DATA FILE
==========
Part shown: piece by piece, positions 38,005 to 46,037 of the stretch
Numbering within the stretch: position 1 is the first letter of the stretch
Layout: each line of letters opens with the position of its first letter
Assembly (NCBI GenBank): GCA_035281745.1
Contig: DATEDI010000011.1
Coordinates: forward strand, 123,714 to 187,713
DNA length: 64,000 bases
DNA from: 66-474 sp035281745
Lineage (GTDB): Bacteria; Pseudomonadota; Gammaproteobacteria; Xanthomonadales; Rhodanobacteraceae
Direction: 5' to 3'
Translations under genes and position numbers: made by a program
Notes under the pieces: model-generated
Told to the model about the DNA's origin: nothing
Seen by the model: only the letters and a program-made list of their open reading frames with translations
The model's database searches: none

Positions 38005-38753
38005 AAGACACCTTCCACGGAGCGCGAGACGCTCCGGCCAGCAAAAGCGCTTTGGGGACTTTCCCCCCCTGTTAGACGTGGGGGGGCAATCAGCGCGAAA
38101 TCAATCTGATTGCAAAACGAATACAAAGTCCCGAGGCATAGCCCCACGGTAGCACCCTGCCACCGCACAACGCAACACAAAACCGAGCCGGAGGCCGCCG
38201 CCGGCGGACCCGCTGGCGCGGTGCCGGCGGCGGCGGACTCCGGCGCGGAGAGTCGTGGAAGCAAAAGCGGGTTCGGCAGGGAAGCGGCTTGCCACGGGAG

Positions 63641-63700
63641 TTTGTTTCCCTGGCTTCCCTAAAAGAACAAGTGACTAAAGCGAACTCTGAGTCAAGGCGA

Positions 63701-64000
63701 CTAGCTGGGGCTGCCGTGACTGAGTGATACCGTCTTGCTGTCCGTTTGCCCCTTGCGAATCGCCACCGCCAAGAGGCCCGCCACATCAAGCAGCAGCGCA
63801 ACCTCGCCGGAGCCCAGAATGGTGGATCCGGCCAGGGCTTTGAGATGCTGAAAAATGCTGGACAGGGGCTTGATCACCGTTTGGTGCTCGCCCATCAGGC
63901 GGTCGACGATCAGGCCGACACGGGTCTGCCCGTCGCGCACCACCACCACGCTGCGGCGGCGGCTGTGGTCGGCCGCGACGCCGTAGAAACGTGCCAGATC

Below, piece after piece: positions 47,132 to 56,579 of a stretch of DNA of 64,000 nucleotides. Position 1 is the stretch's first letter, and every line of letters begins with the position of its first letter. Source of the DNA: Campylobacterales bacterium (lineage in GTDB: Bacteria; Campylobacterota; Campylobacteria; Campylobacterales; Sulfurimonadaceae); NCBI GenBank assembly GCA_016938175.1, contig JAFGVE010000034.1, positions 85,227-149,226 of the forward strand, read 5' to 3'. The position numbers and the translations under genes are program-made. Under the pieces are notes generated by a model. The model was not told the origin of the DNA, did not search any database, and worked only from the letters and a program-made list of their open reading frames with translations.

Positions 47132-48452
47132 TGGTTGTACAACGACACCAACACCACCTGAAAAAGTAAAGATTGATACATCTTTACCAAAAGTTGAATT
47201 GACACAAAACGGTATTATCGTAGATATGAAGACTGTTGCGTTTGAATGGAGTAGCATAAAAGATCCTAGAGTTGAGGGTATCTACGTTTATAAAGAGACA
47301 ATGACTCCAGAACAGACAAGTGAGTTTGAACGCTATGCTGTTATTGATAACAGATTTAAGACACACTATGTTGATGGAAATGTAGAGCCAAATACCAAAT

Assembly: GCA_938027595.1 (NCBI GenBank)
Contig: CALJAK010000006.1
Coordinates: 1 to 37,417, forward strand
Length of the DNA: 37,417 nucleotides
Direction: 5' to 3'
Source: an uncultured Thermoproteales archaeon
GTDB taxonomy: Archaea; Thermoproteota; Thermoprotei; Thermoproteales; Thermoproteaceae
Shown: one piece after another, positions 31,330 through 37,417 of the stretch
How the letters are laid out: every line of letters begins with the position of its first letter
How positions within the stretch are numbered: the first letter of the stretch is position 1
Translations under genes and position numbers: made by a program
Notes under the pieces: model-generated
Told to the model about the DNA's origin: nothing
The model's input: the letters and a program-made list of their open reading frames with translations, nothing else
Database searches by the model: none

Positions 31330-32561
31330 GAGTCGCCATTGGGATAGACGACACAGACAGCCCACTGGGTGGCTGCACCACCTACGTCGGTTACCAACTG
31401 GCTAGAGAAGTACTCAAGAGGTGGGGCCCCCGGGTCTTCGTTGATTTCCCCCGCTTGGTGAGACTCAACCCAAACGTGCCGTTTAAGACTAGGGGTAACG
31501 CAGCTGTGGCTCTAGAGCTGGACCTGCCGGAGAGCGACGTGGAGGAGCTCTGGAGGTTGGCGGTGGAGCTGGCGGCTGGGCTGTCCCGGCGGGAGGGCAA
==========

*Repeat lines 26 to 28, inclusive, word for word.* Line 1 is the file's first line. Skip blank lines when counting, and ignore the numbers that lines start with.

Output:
Below, piece after piece: positions 47,132 to 56,579 of a stretch of DNA of 64,000 nucleotides. Position 1 is the stretch's first letter, and every line of letters begins with the position of its first letter. Source of the DNA: Campylobacterales bacterium (lineage in GTDB: Bacteria; Campylobacterota; Campylobacteria; Campylobacterales; Sulfurimonadaceae); NCBI GenBank assembly GCA_016938175.1, contig JAFGVE010000034.1, positions 85,227-149,226 of the forward strand, read 5' to 3'. The position numbers and the translations under genes are program-made. Under the pieces are notes generated by a model. The model was not told the origin of the DNA, did not search any database, and worked only from the letters and a program-made list of their open reading frames with translations.

Positions 47132-48452
47132 TGGTTGTACAACGACACCAACACCACCTGAAAAAGTAAAGATTGATACATCTTTACCAAAAGTTGAATT